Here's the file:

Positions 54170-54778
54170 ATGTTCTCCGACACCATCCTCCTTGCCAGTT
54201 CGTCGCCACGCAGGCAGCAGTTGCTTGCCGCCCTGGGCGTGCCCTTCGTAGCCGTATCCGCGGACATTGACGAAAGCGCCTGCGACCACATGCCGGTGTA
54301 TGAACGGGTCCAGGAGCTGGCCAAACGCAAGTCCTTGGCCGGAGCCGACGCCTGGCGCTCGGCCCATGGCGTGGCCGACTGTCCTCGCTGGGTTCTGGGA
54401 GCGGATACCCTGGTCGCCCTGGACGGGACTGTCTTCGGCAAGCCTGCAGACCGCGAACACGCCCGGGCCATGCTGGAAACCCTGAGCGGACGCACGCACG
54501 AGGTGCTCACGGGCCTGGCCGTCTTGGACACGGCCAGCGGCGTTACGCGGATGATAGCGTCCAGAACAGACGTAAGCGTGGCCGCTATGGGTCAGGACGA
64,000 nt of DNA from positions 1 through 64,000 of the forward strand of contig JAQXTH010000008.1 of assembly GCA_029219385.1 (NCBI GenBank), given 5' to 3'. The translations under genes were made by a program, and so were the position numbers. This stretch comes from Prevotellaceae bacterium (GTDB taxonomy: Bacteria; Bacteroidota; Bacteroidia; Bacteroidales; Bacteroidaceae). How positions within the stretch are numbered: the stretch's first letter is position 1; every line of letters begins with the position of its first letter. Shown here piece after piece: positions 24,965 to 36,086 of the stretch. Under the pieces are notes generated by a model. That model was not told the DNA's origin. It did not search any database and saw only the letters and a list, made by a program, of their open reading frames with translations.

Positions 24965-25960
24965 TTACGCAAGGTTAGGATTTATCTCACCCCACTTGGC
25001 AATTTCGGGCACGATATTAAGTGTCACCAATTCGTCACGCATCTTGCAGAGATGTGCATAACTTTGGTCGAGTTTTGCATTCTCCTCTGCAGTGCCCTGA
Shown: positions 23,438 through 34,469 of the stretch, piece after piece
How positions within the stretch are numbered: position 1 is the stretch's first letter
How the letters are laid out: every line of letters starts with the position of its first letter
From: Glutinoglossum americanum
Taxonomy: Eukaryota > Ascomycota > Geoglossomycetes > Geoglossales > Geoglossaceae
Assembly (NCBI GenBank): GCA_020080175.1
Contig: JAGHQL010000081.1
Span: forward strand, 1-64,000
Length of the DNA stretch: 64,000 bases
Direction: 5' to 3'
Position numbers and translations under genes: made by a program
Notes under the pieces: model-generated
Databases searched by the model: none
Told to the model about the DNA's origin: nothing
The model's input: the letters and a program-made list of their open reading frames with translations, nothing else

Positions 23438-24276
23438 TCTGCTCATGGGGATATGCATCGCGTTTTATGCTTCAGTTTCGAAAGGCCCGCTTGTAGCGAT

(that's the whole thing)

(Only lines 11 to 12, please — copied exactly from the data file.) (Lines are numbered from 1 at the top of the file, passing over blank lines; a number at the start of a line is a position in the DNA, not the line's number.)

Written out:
Shown: positions 23,438 through 34,469 of the stretch, piece after piece
How positions within the stretch are numbered: position 1 is the stretch's first letter